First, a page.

“We both created labs inside of our homes; mine being my dining room,” Krinsky explained. “I had a CO2 tank attached to my table in order to put our flies under anesthesia.”

Levine, her mother and sister all live with celiac disease, the driving force behind her research.

“I specifically focused on different dietary treatments on fruit flies, since there is no real cure for celiac, it’s all dietary,” she added.

Kacaj’s project was a clinical trial at the Manhattan Eye, Ear & Throat Hospital that was put on pause, so she had to perform research from home.

“It wasn’t as ideal or the experience that I wanted,” she added. Nevertheless, she made the most of the experience and was rewarded in the end.

Whereas, Burns’ research involved statistical analyzing nationally record data, so being given the gift of time was very beneficial.

“I completed more than I originally planned and that I decided to add an experimental component to my research,” she added.

Burns taught herself how to use survey software, creating a survey that was sent out more than 4,000 Nassau County teachers.

“The tools that they got out of the Regeneron process are far beyond research skills,” adviser Barbi Frank.

Burns mentioned a heightened work ethic, increased perseverance, as well as time management skills.

“Once the pandemic hit, the 12 seniors [who submitted projects] rose to the occasion,” Frank added. “We set up buddy systems for them to become models to the underclassmen. It wasn’t a matter of if we’re going to do this, it was how are we going to do this and be successful.”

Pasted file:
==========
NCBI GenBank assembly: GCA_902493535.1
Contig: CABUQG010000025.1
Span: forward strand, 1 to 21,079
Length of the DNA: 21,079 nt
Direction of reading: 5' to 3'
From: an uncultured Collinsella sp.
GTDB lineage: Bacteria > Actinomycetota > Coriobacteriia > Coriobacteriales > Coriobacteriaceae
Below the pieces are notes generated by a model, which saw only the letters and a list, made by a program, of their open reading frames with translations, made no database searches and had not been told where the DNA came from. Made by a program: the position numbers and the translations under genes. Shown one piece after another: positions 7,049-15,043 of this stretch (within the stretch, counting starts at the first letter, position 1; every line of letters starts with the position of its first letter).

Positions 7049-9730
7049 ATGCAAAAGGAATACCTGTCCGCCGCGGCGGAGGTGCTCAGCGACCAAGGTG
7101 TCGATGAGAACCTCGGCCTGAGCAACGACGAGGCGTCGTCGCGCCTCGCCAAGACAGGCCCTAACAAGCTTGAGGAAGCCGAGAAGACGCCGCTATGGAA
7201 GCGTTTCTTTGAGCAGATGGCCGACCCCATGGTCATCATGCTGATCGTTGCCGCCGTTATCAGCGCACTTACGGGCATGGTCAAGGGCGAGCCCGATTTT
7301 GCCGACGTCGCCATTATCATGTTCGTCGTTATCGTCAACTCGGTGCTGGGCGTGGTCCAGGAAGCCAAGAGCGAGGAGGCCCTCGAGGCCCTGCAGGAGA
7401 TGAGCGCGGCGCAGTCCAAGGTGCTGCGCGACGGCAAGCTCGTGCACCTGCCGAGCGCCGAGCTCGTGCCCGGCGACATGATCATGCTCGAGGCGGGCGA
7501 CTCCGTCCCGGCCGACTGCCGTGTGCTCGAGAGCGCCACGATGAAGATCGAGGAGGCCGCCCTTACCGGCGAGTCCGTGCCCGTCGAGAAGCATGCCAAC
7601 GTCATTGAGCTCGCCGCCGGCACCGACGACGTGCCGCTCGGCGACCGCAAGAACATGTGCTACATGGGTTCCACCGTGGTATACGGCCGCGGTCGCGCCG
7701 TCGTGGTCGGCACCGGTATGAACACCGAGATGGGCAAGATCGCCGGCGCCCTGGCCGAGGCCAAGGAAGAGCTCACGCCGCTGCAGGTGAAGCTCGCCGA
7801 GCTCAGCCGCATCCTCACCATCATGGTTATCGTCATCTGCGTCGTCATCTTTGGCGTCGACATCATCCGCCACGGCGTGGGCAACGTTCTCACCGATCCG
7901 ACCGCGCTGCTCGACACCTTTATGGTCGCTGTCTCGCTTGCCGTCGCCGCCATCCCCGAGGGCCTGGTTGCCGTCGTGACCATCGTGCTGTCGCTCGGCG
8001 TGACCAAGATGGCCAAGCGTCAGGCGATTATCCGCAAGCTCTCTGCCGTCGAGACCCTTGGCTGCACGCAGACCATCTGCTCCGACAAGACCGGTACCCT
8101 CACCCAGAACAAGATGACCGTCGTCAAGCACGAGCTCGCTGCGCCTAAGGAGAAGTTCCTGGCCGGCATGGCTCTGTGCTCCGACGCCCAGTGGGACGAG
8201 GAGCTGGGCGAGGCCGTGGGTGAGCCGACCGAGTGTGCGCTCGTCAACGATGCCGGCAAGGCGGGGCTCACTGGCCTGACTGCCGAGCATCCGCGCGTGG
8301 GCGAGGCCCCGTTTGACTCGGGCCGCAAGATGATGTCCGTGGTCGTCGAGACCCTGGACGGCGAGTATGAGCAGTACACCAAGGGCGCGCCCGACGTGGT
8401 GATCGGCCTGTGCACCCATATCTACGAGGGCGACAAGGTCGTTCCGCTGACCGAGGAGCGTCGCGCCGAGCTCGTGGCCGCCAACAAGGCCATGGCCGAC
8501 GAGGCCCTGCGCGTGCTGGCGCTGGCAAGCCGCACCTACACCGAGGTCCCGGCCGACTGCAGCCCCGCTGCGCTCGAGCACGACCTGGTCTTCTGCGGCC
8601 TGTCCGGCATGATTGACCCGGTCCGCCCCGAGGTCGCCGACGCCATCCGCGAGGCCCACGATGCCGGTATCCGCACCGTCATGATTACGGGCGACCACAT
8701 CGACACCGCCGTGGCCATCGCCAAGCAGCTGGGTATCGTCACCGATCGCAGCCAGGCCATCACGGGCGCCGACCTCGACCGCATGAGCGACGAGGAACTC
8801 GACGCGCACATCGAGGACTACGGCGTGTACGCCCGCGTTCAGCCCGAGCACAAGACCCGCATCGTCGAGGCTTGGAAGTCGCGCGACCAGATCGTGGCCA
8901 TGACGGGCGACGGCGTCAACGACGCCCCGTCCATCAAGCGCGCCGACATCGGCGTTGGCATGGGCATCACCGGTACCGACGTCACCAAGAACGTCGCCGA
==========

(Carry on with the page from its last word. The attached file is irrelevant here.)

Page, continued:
The seven other seniors who submitted projects included Liam Boyle, Matt Cohn, Josh Farber, Eric Giannaris, Seth Gorelik, Jacob Kamler and Arjun Maystry.

Principal Gerard Owenburg said he has been “fortunate enough to have a front row seat, watching the advanced science research seniors navigate the pandemic while competing their research.

“At Kennedy, we talk a lot about the importance of resiliency and adaptability,” he added. “I can’t think of any other group of individuals who have demonstrated these traits better than our Class of 2021 Regeneron Scholars. The fact that these students were even able to complete and submit their research was one of the most emotional moments of this school year. I could not be prouder.”

The Regeneron STS is the nation's most prestigious pre-college science competition. Each scholar, selected from 1,760 entrants, receives a $2,000 award with an additional $2,000 going to his or her respective school. On Jan. 21, 40 students will be named finalists and then from March 10-17, the finalists will then compete for more than $1.8 million in awards.